Ten years ago, the average organization had one website. Since then, the world has become a more complex place with a diverse set of needs. If you're like most organizations the number of sites you have continues to grow at a rapid clip. You've dipped your toe into the social media waters by setting up one or more blogs, you use microsites for the foundation of your marketing efforts to promote products and events, and community sites to engage with the people who use your products. And of course, you have your corporate website, as well as your intranet and a number of internal collaboration websites for different projects. This is today's reality.
During the past year, I've met with many organizations that have hundreds of sites; some even have thousands of sites. Most of these sites are vastly different in terms of scale, functionality, complexity and longevity. As a result, the level of investment and the time to market requirements are usually very different. Some of the websites are owned by the company's IT department while other websites may be owned by their marketing department.
For most organizations, one tool cannot get the job done, so they keep multiple tools in their toolbox - whether they intend to or not. Unfortunately this is a common scenario in many enterprises. We see many organizations that run on Vignette, but they add WordPress to power their blog, and use SharePoint for their intranet. Managing integration and multiple (proprietary) solutions is not only costly but it acts as a roadblock to innovation and slows time to market when changes are needed.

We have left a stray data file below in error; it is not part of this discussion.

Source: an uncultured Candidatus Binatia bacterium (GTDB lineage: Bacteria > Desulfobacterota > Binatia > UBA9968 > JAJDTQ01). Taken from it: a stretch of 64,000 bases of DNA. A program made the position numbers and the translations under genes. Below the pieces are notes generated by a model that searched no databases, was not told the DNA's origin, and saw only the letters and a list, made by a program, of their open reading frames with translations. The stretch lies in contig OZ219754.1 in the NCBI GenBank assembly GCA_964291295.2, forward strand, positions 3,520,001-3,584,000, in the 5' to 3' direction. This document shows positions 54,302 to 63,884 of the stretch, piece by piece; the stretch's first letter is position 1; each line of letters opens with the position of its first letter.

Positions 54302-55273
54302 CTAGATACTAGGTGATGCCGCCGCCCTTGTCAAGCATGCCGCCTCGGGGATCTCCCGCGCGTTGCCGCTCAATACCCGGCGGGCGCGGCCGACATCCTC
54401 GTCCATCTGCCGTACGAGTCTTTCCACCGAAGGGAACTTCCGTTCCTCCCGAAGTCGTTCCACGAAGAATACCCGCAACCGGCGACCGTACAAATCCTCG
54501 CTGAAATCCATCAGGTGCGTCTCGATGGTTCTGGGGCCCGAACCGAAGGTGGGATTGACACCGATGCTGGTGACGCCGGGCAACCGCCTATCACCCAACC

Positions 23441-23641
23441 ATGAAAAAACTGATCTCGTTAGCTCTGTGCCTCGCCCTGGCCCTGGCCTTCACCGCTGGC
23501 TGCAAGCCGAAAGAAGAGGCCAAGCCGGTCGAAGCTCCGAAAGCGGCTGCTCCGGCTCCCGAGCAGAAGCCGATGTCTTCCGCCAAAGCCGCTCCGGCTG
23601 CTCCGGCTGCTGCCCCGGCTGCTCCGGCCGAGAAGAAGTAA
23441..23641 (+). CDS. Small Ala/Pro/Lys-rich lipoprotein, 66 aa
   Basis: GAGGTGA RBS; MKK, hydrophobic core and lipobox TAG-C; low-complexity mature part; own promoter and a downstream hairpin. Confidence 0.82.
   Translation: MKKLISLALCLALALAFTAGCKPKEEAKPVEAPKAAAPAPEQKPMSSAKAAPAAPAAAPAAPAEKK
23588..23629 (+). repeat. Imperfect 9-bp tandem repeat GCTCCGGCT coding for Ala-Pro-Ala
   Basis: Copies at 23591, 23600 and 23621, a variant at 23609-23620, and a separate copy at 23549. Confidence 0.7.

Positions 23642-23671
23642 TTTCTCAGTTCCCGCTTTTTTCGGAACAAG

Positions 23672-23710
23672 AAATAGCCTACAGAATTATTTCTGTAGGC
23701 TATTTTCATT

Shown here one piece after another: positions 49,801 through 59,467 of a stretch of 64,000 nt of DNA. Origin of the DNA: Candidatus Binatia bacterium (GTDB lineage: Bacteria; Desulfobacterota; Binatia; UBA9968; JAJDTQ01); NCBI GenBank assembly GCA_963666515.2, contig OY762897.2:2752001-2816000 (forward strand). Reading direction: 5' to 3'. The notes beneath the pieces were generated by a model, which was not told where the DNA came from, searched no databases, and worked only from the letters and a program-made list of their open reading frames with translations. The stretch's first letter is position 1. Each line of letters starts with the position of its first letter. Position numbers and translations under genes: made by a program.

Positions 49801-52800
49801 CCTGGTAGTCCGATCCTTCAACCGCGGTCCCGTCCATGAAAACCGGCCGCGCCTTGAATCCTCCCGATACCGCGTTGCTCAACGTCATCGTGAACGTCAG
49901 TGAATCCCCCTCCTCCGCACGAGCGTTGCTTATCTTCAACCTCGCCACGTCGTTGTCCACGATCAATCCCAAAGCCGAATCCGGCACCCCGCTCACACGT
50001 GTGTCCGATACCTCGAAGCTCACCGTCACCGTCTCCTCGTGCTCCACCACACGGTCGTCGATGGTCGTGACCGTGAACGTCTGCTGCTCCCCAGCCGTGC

It can be a complete mess.
CIOs are now waking up; they're realizing that the cost of running twenty different content management systems on twenty different stack configurations is an expensive, unnecessary burden for the organization. They can see that there are cost savings to be made if they standardize. What they want is something more than a content management system: they need a single platform that meets their needs. They need Drupal.
The New York Stock Exchange is launching 30 sites on Drupal. Turner Broadcasting is migrating 80 sites to Drupal. A large consumer pharmaceuticals company might end up with over 3000 Drupal sites. Why? Because Drupal gives their IT team an agile platform to deliver new sites quickly with the breadth of capabilities to meet their needs, but broad enough in scope to serve as a web platform too.
More and more, I see large organizations standardize on Drupal. Drupal's low-cost entry point and open, modular architecture provides the perfect foundation. Drupal is one of the few solutions that can scale from very small to extremely large, and has the depth and breadth of functionality to support thousands of different use cases. Drupal sites can span a wide range of functionality; from blogs, to marketing microsites, social business community sites, corporate intranets, e-commerce sites and more. There are incredible success stories for each of these use cases already. Plus, we've now reached a point where many open source content management systems outperform proprietary solutions on technical superiority and pace of innovation. Drupal is in a very unique position.
This is an immensely powerful trend. If we navigate this well, Drupal could become truly ubiquitous and go from powering 1% of the web, to quickly powering 5% of the web and even further. It requires us to keep making Drupal a better platform, to crack the code on how to make Drupal distributions truly compete with commercial point solutions, and to build out an even larger commercial ecosystem and community. Needless to say, I'm super excited about Drupal's future and the opportunity ahead of us.
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